Following is a consolidation of the books and resources referenced in my blog.
“Circle of Life” quiz (pdf file)
The “Circle of Life Quiz” is a personal development tool designed to provide a visual representation of how balanced your life is. It breaks life into three simple pieces for evaluation (work, family, self). I liken it to training for a triathlon – in order to achieve the best overall performance, you must equally balance the time and energy you spend training for each event (swim, bike, run).
Books on “Heaven” v4
I want to qualify this list by noting that I have not read all these books (I marked those I have read with an asterisk). The Bible is the ultimate authority on Heaven, and we should never second-guess it in that respect. But these books provide some insightful reading on the wonder of what awaits us in Heaven. A personal favorite is Intra Muros, written by Rebecca Springer in 1898. There are many other very interesting reads. Enjoy!
Top 15 Work/Life Integration Solutions by Mike Mulkey
While I am passionate about the need for integration in work and life, I’ll be the first to admit that there is no quick fix to the many challenges we all face today in this area. There are plenty of books, articles, and videos telling us how to solve it. Here’s a “top 15” list I compiled just in case it can help you in setting some goals for improvement.
Heaven by Randy Alcorn
I’ve made my case for this book in my post “Begin with the End in Mind“. Simply wonderful. In the words of Stu Weber (stated on the front cover):
“Other than the Bible itself, this may well be the single most life-changing book you’ll ever read.”
This book was made into a movie in 2017, and I highly recommend both if you have any questions about the historical reliability of the New Testament, and/or claims made by Jesus Christ. Lee Strobel was a self-proclaimed atheist when he began investigating the Biblical claims about Christ after his wife’s conversion.
Steve Jobs by Walter Isaacson
If you want to understand the man behind the Apple I & II, Mac, iMac, iPod, iTunes, iPhone, iPad, Apple stores and a lot more, this book is a page turner for you. And it provides a nice backdrop on the history of Silicon Valley during the internet boom years, which continue to this day.
“A Life God Rewards, Why Everything You Do Today Matters Forever” by Bruce Wilkinson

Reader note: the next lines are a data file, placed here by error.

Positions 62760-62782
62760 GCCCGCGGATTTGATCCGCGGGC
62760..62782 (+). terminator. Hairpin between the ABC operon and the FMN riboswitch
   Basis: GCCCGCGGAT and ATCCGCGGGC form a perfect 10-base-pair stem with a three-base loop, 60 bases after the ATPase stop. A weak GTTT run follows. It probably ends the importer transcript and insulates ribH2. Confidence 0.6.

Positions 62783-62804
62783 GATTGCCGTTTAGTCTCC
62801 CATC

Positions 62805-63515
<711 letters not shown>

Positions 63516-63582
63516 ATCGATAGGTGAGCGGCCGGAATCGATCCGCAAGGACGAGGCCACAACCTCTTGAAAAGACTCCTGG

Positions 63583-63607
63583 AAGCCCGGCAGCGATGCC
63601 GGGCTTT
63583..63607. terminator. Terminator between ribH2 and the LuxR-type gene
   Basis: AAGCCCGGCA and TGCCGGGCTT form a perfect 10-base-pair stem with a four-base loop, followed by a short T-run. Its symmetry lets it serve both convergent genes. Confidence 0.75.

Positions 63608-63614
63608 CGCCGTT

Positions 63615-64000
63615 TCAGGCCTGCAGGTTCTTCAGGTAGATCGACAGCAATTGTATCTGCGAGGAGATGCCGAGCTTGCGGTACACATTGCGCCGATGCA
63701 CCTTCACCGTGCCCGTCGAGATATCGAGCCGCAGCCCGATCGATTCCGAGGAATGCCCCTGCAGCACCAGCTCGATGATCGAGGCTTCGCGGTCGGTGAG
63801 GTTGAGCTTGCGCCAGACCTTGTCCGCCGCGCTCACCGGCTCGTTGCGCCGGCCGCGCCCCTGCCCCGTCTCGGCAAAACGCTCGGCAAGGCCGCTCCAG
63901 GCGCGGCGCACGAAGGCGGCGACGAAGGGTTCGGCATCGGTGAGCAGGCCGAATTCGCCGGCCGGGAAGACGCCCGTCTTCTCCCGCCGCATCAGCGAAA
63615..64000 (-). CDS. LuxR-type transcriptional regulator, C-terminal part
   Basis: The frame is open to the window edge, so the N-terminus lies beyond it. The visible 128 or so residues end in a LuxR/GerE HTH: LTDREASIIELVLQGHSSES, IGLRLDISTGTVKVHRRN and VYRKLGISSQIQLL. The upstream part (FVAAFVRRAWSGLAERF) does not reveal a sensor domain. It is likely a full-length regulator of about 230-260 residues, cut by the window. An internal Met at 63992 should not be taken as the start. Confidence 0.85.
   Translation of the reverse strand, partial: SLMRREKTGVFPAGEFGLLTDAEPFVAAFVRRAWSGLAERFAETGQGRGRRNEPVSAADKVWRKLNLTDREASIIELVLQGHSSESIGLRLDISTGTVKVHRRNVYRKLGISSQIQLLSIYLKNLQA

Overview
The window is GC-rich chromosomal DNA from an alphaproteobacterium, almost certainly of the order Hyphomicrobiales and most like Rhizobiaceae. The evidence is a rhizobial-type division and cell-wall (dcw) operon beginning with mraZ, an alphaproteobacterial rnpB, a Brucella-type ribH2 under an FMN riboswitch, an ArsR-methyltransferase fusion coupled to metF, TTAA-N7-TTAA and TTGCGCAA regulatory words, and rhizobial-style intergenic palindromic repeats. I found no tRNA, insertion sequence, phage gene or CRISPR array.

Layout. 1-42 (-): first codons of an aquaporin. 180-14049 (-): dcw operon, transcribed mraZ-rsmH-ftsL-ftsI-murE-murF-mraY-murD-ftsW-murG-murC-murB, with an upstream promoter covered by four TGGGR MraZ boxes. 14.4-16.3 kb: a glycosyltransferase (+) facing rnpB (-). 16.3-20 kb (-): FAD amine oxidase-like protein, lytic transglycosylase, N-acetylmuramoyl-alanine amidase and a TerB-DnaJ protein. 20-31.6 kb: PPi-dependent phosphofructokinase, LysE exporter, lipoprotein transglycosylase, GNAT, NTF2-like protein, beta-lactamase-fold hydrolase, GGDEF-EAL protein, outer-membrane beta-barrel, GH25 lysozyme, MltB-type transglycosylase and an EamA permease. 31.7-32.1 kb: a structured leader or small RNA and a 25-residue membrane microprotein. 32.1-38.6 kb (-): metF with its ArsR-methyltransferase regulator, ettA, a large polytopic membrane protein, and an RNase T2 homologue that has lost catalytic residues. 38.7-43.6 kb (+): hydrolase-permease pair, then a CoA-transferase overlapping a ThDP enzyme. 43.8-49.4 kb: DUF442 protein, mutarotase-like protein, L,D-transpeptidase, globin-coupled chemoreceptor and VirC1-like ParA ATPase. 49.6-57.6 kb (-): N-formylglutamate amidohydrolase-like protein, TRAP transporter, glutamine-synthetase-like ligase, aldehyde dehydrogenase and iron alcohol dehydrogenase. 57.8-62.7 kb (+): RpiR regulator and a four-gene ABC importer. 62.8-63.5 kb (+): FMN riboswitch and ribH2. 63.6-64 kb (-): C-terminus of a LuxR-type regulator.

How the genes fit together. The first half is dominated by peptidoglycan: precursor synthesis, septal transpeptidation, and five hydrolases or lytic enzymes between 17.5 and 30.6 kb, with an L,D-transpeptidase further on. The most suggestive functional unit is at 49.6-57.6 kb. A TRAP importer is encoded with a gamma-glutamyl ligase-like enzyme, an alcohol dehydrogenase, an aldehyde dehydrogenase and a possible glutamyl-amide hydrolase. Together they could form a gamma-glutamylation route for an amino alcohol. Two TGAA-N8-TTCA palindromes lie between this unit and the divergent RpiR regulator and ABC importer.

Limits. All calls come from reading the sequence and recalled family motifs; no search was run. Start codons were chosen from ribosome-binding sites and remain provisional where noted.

Wilkinson connects the dots between what you are doing today and what you will experience after you die. It is a quick read and guaranteed to get you thinking more about how what you do today really matters. Forever!
Eric Metaxas is a New York Times #1 bestselling author and is one of my favorite Christian writers. He has written seven books that I recommend: Martin Luther, If You Can Keep It, Bonhoeffer, Miracles, Seven Women, Seven Men, and Amazing Grace. Miracles is a collection of short stories which will definitely catch your attention as well as inspire you to what is possible.
Soul Surfer by Bethany Hamilton
If you don’t know about Bethany Hamilton you are in for a treat! This book is her story, which is about her life as a 13-year old competitive surfer when she lost her arm in a shark attack. It was made into a movie which I also highly recommend (Dennis Quaid and Helen Hunt were excellent as her parents). Her story and faith as she rose back to the top of the world surfing tour is one not to miss. A great read for your young adult kids also, as her bravery and grit were truly inspiring.
The Way We’re Working Isn’t Working: The Four Forgotten Needs That Energize Great Performance by Tony Schwartz and Jean Gomes
I happened to run across this book as part of my required reading for the New Ventures West training program, and I loved it! It aligns beautifully with promoting work/life integration. Schwartz offers a plethora of very practical information for those who are too busy working to attend to their core human needs.
Barbarian Days by William Finnegan